Kaylee Swenson, M.A. American Studies
While a bachelor's degree is the end of the road for some students in their college career, others continue into graduate school. Kaylee Swenson is a 2018 graduate of the Northeastern State University American studies program. She has attended NSU since 2013.
I had some people who I worked with who had been in the communication program in the grad college, said Swenson. That's what I thought I originally wanted to go into. Ultimately, looking at the class list, I decided communications didn't have the most options, and I wanted to go into American studies instead.
Swenson is a transfer student from Wichita State University in Kansas, where she completed her freshman year of college before moving to NSU. She began working for the housing office during her time as a student, which ultimately led her to apply for graduate school.
I decided to apply for an upper-level position [at the housing office] at the same time, and they kind of went hand-in-hand, said Swenson. If I was going to apply for this position, I was going to go to grad school so that I would stay for two more years.
Swenson says the smaller campus and community aspects of NSU appealed to her when she transferred.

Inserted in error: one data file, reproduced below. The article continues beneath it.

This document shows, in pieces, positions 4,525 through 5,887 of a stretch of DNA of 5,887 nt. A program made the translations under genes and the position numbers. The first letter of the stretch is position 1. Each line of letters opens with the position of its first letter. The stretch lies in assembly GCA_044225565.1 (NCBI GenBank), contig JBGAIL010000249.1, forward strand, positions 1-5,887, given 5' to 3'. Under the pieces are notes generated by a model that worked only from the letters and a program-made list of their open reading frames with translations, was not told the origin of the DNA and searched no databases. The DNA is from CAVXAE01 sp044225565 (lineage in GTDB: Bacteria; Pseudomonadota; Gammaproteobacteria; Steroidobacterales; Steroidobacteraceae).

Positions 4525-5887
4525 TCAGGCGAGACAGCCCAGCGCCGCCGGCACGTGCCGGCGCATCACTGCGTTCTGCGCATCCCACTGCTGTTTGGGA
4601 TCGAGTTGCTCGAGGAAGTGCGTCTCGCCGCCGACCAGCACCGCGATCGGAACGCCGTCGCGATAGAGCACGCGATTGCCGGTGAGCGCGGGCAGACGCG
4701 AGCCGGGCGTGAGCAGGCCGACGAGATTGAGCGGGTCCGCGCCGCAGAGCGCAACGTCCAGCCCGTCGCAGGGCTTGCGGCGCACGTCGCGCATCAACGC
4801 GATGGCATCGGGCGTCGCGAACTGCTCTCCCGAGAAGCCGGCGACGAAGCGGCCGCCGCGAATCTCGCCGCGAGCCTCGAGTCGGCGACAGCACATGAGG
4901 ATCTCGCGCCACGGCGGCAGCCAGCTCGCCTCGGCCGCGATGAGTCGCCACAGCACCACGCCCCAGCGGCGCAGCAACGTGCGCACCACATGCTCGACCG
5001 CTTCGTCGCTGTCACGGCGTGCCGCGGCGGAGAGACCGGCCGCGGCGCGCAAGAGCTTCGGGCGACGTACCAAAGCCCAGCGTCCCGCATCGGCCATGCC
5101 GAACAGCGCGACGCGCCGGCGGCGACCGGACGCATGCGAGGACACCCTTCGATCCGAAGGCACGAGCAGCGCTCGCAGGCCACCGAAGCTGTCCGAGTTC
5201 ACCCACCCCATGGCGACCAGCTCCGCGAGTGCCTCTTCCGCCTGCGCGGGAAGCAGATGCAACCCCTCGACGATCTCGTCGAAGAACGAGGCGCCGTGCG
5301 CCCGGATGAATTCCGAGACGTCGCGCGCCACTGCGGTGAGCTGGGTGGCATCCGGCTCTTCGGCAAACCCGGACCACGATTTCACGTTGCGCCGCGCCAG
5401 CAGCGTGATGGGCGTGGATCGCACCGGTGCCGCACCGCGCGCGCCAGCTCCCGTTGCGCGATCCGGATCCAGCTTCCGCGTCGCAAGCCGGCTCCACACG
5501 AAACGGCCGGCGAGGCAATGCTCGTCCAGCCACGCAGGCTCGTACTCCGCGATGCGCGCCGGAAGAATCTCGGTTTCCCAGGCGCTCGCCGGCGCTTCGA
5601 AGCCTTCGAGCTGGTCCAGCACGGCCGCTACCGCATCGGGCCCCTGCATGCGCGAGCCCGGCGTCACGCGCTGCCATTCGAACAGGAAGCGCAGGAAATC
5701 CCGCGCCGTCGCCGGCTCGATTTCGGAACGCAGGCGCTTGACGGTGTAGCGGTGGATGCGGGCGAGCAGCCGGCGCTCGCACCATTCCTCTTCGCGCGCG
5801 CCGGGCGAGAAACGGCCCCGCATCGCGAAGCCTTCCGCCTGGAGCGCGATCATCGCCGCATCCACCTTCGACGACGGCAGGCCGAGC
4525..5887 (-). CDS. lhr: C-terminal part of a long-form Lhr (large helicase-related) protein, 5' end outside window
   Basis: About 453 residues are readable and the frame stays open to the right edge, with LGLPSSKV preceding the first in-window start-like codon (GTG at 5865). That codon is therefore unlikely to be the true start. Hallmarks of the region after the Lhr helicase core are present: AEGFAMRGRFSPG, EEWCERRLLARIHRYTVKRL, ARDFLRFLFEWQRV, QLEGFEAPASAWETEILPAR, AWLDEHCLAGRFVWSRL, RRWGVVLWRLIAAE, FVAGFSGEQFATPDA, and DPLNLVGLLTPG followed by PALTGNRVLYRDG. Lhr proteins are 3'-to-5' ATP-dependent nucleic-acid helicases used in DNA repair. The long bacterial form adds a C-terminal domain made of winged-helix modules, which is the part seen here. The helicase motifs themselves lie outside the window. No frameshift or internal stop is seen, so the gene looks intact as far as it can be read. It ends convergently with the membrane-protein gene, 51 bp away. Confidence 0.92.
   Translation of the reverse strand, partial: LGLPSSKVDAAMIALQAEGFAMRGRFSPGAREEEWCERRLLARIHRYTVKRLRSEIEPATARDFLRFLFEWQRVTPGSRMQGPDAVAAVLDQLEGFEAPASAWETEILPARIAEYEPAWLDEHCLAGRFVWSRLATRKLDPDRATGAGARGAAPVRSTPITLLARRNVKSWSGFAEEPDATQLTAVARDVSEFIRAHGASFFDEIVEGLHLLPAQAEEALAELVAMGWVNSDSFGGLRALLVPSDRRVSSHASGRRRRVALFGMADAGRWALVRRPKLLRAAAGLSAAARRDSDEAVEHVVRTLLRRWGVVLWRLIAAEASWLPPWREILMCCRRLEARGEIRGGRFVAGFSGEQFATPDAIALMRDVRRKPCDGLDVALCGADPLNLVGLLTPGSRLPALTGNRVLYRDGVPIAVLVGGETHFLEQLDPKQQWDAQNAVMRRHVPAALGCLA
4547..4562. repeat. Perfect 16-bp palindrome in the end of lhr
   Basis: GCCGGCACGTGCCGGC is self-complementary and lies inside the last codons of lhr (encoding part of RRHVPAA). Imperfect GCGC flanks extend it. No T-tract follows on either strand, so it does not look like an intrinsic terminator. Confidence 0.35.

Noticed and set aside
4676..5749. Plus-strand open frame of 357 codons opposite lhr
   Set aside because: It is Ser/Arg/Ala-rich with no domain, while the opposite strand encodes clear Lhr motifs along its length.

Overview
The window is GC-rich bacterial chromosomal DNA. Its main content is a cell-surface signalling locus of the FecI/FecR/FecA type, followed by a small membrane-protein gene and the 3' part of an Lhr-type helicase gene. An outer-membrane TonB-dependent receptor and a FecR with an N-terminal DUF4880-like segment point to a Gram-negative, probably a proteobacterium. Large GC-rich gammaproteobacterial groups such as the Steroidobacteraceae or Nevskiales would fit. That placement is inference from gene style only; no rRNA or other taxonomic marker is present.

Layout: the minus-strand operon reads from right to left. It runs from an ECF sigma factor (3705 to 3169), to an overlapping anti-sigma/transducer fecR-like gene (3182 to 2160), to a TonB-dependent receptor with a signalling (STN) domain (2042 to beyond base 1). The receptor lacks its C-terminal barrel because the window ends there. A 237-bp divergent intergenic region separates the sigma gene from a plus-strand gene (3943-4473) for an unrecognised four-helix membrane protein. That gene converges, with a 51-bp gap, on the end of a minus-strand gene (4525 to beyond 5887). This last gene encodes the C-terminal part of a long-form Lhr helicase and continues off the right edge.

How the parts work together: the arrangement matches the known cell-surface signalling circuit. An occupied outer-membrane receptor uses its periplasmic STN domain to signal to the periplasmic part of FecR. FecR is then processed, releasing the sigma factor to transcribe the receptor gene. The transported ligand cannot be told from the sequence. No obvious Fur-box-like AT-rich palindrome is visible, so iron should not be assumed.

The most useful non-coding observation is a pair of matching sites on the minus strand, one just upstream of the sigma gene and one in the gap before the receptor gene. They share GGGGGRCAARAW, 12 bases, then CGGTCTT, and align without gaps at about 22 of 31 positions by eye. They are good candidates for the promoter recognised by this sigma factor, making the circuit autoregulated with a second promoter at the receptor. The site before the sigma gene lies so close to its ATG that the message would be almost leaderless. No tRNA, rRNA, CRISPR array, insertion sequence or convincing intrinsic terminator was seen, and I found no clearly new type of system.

I really liked how small the school is. Wichita State is a much bigger school, said Swenson. I liked how homey NSU was. It's small, and it had its own community; whereas, in some of those bigger schools it's easy to get lost.
Swenson graduated with a Master of Arts in American studies, which is offered on the Tahlequah and Broken Arrow campuses. It explores a wide range of fields including criminal justice, geography, sociology and women and gender studies.
There's a lot of different options, but mainly it consists of a lot of history, law, political science and culture classes as well, said Swenson. You can choose what to focus on, so if I wanted to do just culture, I could have taken more culture classes, but I ended up taking more history and political science classes.
In the American studies program, students have the option of doing a thesis or an internship. Swenson chose the latter, and is interning at the Day Center of the Tahlequah Area Coalition for the Homeless.
I get to work with the homeless population of Tahlequah, said Swenson. In addition to it being with a very specific demographic of American culture, it's also a nonprofit. A lot of nongovernmental organizations are nonprofits, so being able to work in that industry gives me an idea of if I want to work with nonprofits in the future with this degree.
Swenson encourages students considering graduate school to find professors in their degree field who they connect with and can go to with questions or for advice.
It's small, but through my degree I was able to go through a lot of cross-listed classes, so I was able to do a lot of focuses in areas outside of my planned degree, said Swenson. I really appreciated that because it gave me a lot more flexibility with my schedule. I would recommend American studies to anybody. There's a lot more options, and you can really study what you're interested in studying.